If you love double IPAs or imperial stouts, you may be eager to try creating your favorite type of beer when you are jumping into the world of home brewing. However, when you are a beginner brewer, it is better to try a simpler style first. This will ensure that you do not get too discouraged, and that you do not waste your ingredients and efforts on a beer on your first try. You are bound to make a mistake or two during your first attempt, so it is best to go for a style of beer that is going to be more forgiving than the more complex recipes. Remember, just because a beer is simpler to make, doesn’t make it any less fun to brew! In this blog, we will go over some beer styles that are easier for the beginner brewer to tackle.
American Wheat Ale
American wheat ale is the U.S.’s take on the popular German Hefeweizen. You can identify an American wheat ale by its light-to-medium body, cloudy appearance, and citrus, banana, and clove notes. The grain bill contains somewhere between 50 and 70 percent wheat, which creates a fluffiness in the beer that you can see in the head when it is poured. This is a style that is very popular in warmer weather, but it also works well year-round. Even people who aren’t “that into beer” will love American wheat ales.
Amber ale has become increasingly popular among homebrewers, and it isn’t hard to understand why. This style of beer is accessible for even people who aren’t big beer drinkers because it isn’t too hoppy and is well-balanced in flavor. While it uses similar grains to pale ales, it is made using hops with lower alpha acid, which reduces the hop profile significantly. Malt is more of the star of the amber ale, which uses a darker roast malt in addition to lighter malt, creating the signature amber color and the notes of caramel and toffee. Best of all, amber ale recipes are among the most straightforward beer recipes.
This simple style is perfect for the beginner home brewer who prefers a darker beer. There are both English and American styles of this popular beer, with the main difference being that American brown ales are more hoppy. Both versions are well-balanced, just like the amber, but they use more dark malt, which accounts for the darker color. This style is very forgiving, but your first home brew may still not be drinkable (hey, you’re still learning!). Fortunately, brown ales are great for cooking, and don’t have to be perfect to add some nice flavor to your meal. Brown ales pair well with a wide variety of foods, so it is a great one to experiment with.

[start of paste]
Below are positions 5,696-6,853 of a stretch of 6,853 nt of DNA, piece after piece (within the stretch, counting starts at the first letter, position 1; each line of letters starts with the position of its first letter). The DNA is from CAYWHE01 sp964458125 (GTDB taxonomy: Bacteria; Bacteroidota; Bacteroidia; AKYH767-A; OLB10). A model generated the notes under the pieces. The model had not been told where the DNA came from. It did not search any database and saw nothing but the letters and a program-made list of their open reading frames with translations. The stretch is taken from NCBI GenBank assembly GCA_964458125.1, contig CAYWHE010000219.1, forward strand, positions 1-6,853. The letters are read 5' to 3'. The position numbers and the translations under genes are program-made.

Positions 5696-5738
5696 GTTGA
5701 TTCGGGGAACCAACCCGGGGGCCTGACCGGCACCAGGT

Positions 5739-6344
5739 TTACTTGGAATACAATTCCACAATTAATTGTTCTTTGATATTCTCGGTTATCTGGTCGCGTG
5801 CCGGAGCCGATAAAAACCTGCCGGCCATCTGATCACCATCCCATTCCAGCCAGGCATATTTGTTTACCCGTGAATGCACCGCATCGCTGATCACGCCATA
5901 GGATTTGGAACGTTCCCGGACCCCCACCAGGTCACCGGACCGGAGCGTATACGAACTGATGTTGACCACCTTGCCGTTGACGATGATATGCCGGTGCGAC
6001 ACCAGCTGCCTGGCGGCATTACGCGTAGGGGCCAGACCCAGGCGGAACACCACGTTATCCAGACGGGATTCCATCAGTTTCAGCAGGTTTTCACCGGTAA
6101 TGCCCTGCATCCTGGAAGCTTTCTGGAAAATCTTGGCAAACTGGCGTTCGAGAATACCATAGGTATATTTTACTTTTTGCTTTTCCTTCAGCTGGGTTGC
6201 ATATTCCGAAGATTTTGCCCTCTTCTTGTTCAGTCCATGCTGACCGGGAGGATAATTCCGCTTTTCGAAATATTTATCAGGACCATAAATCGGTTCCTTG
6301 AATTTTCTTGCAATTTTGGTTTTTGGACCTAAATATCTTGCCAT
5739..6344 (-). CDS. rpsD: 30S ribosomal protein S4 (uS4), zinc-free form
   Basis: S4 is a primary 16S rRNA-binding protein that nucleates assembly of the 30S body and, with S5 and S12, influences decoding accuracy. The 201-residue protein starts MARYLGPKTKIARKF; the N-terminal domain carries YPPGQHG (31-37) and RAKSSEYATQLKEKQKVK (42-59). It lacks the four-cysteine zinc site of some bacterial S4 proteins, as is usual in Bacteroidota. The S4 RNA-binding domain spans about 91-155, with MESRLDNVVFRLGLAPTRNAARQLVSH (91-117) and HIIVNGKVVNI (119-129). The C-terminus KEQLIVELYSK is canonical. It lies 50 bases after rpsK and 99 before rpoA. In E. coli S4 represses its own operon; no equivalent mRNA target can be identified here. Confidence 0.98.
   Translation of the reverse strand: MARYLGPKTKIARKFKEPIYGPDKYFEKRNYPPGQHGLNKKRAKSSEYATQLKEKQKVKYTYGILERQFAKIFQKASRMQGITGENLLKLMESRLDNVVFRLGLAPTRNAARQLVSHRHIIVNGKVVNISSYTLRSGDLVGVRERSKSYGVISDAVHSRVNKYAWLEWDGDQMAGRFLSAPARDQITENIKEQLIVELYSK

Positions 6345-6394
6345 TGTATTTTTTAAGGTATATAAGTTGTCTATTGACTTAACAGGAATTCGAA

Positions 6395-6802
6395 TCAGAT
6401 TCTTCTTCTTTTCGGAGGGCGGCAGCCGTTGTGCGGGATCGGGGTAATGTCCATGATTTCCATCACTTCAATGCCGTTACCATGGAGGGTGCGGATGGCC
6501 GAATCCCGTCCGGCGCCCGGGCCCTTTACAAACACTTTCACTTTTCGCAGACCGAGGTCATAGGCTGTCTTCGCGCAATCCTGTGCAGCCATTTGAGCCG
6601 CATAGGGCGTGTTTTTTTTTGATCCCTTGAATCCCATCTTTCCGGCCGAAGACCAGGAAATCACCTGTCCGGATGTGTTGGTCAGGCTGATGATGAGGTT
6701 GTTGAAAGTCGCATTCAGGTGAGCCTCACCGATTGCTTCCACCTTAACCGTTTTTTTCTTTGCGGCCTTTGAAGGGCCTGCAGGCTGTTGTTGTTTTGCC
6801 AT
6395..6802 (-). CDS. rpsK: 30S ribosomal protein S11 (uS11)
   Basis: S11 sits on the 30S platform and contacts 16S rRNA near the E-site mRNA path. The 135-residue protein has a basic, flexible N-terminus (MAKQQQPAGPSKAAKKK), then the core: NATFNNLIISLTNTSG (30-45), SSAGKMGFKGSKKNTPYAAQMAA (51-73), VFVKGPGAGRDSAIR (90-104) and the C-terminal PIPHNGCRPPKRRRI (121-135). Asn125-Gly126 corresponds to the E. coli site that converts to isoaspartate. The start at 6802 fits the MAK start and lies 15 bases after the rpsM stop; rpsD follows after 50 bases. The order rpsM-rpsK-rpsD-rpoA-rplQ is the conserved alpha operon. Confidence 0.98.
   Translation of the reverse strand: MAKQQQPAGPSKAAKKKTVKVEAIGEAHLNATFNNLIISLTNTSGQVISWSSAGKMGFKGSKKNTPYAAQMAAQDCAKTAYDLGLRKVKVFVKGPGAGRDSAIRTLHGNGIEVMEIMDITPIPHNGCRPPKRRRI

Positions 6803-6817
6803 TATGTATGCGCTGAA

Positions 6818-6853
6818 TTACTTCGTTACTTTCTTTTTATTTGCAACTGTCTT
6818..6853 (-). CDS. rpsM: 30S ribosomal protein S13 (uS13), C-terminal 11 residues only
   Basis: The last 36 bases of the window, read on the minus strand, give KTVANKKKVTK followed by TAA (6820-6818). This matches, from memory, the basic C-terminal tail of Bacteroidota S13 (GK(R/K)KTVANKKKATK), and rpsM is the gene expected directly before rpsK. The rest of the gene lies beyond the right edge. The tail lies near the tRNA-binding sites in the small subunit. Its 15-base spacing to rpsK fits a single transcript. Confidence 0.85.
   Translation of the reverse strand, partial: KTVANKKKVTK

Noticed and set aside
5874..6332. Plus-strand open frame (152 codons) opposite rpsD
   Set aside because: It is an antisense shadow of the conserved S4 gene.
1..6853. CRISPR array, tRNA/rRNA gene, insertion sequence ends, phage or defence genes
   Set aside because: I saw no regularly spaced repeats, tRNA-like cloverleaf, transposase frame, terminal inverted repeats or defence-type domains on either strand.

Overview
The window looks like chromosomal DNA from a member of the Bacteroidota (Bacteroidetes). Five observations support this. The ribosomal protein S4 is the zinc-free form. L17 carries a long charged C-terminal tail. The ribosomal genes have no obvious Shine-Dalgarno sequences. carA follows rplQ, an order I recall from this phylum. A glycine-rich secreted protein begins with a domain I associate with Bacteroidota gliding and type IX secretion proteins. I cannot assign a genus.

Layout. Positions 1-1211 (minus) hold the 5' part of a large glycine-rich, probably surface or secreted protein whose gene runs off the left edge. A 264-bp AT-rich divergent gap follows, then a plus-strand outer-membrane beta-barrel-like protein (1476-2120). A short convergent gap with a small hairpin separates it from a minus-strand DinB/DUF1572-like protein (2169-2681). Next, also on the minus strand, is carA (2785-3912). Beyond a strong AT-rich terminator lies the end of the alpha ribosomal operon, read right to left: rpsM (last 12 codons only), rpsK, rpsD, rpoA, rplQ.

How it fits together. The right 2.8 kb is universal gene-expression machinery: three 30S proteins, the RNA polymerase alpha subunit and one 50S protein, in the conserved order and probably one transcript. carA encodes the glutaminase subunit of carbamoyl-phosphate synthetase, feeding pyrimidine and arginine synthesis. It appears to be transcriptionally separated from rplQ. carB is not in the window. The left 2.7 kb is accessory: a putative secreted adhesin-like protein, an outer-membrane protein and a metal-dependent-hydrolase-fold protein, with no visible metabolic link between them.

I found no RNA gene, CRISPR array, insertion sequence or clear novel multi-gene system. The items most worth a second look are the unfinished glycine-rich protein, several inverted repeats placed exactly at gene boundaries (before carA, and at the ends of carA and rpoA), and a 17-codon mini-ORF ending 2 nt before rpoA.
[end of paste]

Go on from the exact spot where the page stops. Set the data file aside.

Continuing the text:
Pale ales are similar to ambers in that they use similar grains, but pale ales are significantly hoppier because it requires more hops and a more pronounced variety. This beer is good for beginners because hops can be a great way to mask any little mistakes you have made. Though hops can’t fix a bad beer, it can help a subpar brew step up its game.
While home brewing can present unique challenges, once you have brewed a few batches of these simpler beers, you can branch out to more complex recipes. When you are looking to try small batch brewing at home for the first time, you need a brewing system that is up to the task. Fortunately, at Bräu Supply, we offer a variety of home brewing systems that are bound to meet your needs. Shop now!
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